Considering you were in Rome during Vatican II, I can't call you "dude" as you are my elder. I was only an altar boy at the time. That being said, yes, the bishops were not all experts on the liturgy, let alone Scripture, or the governance of the church, or ecumenical or inter faith relations. They did bring along experts at the time - "petri" who conducted on going education and advise to the council Fathers. Yves Coungar, William Courntey Murray, Joseph Ratzinger, etc., were among the scholars and expects who advised the bishops.

One final comment, dear friend. Please re-read my post. No one died and made me pope (thank God.) Nor am I trying to influence the way some people worship. Read my post again. YOU WON. You have Summorum Pontificum. Before that, you had John Paul II allow the missal of John XXIII which is the Tridentine rite. If anything, it's YOU and folks like you who are trying to influence the way the rest of us worship. I can ask you the same question, "Who died and made you Pope?" The last two popes have given you everything you want. Go and find a parish that has it.

KNow, too, that my comments come from someone who was a Benedictine monk for several years. I love Gregorian chant. I can sing the Salve as well as the Christus Factus Est, let alone Conditor alme siderum, Ave Maria Stella, and any number of Latin gregorian hymns from memory. I know our church's liturgical history and its roots. You want to hold on to a 1950's Catholicism, do so. You have places to go and do that. But please, stop complaining about the places that don't meet your needs.

Henry George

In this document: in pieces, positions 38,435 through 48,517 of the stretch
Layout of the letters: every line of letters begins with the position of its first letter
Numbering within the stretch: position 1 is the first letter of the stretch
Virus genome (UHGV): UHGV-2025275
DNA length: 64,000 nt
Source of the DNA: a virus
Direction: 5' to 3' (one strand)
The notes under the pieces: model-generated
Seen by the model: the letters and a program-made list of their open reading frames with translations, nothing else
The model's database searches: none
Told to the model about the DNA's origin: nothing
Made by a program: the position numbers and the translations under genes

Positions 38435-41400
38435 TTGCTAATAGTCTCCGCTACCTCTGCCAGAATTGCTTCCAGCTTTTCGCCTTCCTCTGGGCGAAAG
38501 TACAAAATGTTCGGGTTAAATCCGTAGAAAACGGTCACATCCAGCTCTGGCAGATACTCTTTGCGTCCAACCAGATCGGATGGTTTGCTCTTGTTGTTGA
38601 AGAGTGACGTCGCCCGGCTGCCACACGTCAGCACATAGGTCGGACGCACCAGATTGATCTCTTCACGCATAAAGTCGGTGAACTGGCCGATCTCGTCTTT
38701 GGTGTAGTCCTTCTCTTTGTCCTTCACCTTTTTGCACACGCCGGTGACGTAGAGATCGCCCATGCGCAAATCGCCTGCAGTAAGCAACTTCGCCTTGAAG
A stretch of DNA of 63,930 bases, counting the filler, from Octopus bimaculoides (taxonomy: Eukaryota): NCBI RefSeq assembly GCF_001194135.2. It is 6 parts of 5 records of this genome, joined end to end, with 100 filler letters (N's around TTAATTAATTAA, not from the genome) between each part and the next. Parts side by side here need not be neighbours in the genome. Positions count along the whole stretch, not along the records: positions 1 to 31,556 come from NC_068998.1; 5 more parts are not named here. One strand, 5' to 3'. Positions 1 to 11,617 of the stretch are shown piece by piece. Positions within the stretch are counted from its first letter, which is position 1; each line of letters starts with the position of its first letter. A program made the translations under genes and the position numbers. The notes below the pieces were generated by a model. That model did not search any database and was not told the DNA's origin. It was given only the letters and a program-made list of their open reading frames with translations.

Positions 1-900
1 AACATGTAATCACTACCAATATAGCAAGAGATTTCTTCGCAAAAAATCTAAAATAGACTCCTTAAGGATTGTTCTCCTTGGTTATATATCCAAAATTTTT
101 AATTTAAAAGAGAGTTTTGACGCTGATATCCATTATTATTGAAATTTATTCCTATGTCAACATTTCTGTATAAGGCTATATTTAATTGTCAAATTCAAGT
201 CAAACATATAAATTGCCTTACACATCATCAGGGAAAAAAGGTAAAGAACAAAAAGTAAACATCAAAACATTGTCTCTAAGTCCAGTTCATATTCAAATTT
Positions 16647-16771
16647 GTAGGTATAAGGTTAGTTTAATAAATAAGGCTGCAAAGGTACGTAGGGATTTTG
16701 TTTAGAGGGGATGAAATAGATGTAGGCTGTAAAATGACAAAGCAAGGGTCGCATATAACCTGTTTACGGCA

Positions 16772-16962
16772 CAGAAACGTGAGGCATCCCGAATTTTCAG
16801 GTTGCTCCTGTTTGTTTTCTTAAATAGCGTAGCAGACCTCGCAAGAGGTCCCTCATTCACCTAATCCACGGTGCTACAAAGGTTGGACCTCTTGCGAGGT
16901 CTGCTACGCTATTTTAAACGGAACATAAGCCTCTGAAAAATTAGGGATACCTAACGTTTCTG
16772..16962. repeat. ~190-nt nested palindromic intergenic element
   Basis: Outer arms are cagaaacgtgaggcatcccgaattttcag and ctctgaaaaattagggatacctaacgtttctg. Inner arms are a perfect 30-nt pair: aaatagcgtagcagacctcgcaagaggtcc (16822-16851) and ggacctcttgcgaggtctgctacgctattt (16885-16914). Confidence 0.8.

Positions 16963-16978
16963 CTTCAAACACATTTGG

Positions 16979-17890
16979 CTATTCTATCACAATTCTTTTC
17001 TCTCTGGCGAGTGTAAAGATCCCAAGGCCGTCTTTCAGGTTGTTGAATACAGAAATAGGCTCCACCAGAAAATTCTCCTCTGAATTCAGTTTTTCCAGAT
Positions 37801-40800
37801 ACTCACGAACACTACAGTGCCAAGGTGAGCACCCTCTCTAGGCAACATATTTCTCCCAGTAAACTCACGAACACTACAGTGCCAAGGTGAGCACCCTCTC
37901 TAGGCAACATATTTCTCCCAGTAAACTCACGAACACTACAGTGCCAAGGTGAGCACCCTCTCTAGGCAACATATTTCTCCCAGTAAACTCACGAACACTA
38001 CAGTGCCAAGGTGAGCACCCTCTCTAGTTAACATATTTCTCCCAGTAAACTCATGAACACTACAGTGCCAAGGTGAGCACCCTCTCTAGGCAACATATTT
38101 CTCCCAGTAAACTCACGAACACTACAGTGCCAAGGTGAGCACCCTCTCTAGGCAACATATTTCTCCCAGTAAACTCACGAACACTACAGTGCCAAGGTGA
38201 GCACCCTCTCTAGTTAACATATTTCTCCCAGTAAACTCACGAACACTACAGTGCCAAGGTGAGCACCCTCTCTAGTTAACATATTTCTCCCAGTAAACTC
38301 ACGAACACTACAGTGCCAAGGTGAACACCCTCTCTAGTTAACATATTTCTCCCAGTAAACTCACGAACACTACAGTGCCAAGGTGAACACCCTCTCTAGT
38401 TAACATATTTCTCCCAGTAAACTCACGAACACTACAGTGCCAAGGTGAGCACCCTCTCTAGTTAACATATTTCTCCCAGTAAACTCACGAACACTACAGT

3 weeks 3 days ago

Tom,
Read you initial post to me.
You are the one who insinuated that I was trying to force one type of liturgy on people, when I said I would
offer the Old/New Mass in Latin/Vernacular and let people vote with their souls and the Bishops could adapt
the Masses in the Parishes as they saw fit.

The changes were far too quick and the translations were not up to par, I am not sure anything by ICEL for the missal proper was worth celebrating in the 70's.
[ I had a Stanbrook Abbey version of the Divine Office, that I rather liked.]
If you wish to show me passages that ICEL produced in the late 60's/early 70's in comparison to what the present Missal
has and explain to me why you find them superior, please do.

As for the experts at Vatican II, experts do you little good if the Bishop, himself, is too ignorant of the topic, to be a
judge of whether what the expert is advocating is and will be good for the Church. You seem educated enough to have
read Plato, as such you know that Plato demonstrated that experts are more self proclaimed than proved via their words
and actions.

The fundamental mistake of Vatican II was to begin with the Liturgy.
The preparation for such changes should have been much, much better explain,
even the Bishops and Priests were confused, I can still remember a Cardinal in London saying to the
Congregation at Westminster Cathedral that he had no idea, no idea at all, why Rome was demanding the
implementation of these changes. There is a large volume entitled along the lines of:
Questions concerning changes in the Liturgy since Vatican II, and page after page of question sent
to the Bishop's Committee in Washington, D.C., show the enormous confusion surrounding the authorised
and un-authorised changes. [ Where did Vatican II say that all altar rails must be removed ? ]

The 60's were an age of immature excitements. [ The same type of excitement that leaves people thinking JFK was
a greater President than LBJ or Eisenhower. ] You would have thought the last words of Saint John XXIII were on how to
bring about a Liturgy that was not desired by the faithful, that was a Protestantation of the rites of the Church, notice
how the Byzantine and Orthodox, and even Conservative Anglicans/Lutherans have not embrace the changes you so say the Church needed. I am glad you admire the various translators/composers of prayers that provided texts for ICEl, but they did not, did not, did not bring the liturgy to life in English, we would have been better served if we had gone back to